This guest blog post was written by Brian Greenberg, Envision School's former Chief Academic Officer.
Don't listen to the current education reform rhetoric: There is more than one way to educate a child. In fact, sometimes very different approaches can yield terrific results when combined together.
Readers of this blog are likely familiar with project-based learning (PBL), but may be less familiar with the notion of "blended learning." Blended learning generally refers to incorporating online learning into traditional brick-and-mortar schools to create hybrid learning experiences for students. So how do the generally progressive ideals of PBL merge with the more reform-oriented blended learning approach? Beautifully, at least in theory.
Sal Khan of the much-acclaimed Khan Academy personifies the blended learning movement. His team's herculean efforts to record thousands of videos, create practice problems, and build sophisticated back-end analytics are opening educators' minds to what is possible with online learning. As with any innovation, there is a growing army of critics who accuse Khan of being just more of the same drill-and-kill pedagogy. They ask, "Where is the deep and engaging curriculum that Ted Sizer championed?" It may surprise readers to know that Sal Khan himself is an advocate of projects and hands-on learning, believing that using videos like his can free teachers' time and energy up for richer instruction focused on higher-order skills. So if Mr. Blended Learning embraces PBL, can the PBL community embrace blended learning, too?
As the former Chief Academic Officer of Envision Schools, I experienced the beauty and power of PBL. But I also saw how PBL could sometimes create content-area gaps for students because of the focus on depth versus breadth. Few teachers can master all the challenges of teaching state standards, designing engaging projects, assessing all students along the way, and intervening effectively when students don't master the material.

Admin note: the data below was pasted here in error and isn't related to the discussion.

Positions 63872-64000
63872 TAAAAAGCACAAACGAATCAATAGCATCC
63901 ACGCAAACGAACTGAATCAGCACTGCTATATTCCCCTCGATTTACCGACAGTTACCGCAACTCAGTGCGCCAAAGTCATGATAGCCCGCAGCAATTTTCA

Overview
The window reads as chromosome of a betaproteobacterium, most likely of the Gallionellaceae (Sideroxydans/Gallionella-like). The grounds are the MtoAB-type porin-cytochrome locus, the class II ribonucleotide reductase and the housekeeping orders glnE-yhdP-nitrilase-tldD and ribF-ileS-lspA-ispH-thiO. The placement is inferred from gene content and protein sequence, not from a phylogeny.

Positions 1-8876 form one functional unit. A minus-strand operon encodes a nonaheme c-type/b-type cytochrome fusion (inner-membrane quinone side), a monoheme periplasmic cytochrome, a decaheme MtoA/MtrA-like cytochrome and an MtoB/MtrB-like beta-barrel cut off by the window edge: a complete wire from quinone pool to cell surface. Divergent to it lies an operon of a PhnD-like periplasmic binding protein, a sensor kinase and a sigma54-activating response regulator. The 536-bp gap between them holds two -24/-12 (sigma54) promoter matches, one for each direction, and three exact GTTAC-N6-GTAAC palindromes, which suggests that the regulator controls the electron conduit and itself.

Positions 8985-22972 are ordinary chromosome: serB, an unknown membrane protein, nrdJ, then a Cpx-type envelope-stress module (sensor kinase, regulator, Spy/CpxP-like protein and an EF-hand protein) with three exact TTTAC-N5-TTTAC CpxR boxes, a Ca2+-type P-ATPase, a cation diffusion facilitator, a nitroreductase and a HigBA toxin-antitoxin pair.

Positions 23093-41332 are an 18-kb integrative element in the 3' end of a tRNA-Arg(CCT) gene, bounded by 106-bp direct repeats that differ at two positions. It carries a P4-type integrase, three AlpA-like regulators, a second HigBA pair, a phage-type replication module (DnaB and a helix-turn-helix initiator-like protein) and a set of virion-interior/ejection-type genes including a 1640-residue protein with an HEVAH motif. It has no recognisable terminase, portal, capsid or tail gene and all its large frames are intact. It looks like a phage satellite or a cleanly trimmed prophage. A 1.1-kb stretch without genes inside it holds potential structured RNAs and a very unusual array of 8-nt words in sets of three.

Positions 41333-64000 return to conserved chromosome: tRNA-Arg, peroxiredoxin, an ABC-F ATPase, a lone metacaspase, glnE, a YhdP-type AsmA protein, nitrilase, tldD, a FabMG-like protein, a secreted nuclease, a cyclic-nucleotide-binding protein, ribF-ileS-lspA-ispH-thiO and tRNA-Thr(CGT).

The Best of Both Worlds
But what if PBL teachers also had online resources to help students learn content and to provide better feedback on student outcomes? In this scenario, students might be learning content at home in the evenings or for some of class each day. The online learning would be highly personalized and adaptive, allowing some students to go deeper or faster and letting others go at the pace they need to ensure true mastery. This could also provide a more accurate daily picture of the content students had mastered and exactly where each student struggled. This blended learning approach can be seen in schools like Carpe Diem, SF Flex Academy -- and even in Envision's own summer school pilot, being documented right now on the Blend My Learning blog.
What most of these early blended learning models are missing, however, is application of knowledge -- the deep and meaningful learning that students experience when they synthesize content and apply it in novel, exciting ways. This is where great PBL comes in. I'd love to see Khan paired with awesome physics projects, for example. Complete four badges showing you've mastered certain content and "unlock" a project challenge. The software helps ensure you have mastered the content; the challenge lets you apply the learning and produce a beautiful piece of work.
Or flip it around: Present the challenge that engages students first and then elicit their desire to tackle the online learning. This is where the expertise of the leaders in PBL is so valuable. I'd like to see High Tech High, Envision Schools, the Big Picture Learning, and New Tech Network digitize their best projects and resources and make them "student-facing." The New Tech Network's Echo platform and the blossoming partnership between Envision Schools and Show Evidence are two promising examples of bringing the best of PBL to a wider audience. And Khan Academy's two million users per month demonstrate the power of the Web to spread good ideas and scale implementation.
The blended learning movement is still in its infancy and needs time to prototype, experiment, make mistakes, and figure out what works. It would benefit greatly from incorporating decades of learning from the PBL community around what engages students and leads them to producing the highest quality work. The PBL community, similarly, should embrace the power that blended learning offers.
The technology itself is not the game changer; it is the personalization that technology affords. Blended learning's greatest potential lies in the combination of immediate feedback to students, more personalized pacing, ability to make students responsible for their own learning, and ability to serve up the content when and how students are ready for it. If we can get this right, blended learning 2.0 could be a powerful way to run our schools -- where the best of online learning meets the best of project-based learning. I have to believe the results for students will be powerful.Credit: Bob Lenz
Brian Greenberg is a former teacher in Los Angeles Unified School District, founding principal of Leadership Public Schools -- Hayward, and Chief Academic Officer of Envision Schools. He can be reached at firstname.lastname@example.org.